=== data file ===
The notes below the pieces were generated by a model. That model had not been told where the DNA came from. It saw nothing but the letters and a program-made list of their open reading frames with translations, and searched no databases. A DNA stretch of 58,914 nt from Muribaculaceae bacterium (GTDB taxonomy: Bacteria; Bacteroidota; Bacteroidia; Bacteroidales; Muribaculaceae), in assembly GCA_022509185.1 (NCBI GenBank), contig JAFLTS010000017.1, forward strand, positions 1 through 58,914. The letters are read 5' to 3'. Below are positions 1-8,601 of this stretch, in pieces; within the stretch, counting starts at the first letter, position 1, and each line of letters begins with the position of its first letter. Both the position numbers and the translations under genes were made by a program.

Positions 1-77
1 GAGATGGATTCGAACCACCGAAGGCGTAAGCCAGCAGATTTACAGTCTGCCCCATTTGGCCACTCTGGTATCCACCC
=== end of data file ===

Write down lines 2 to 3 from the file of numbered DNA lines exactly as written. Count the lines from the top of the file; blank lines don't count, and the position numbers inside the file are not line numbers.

Positions 1-77
1 GAGATGGATTCGAACCACCGAAGGCGTAAGCCAGCAGATTTACAGTCTGCCCCATTTGGCCACTCTGGTATCCACCC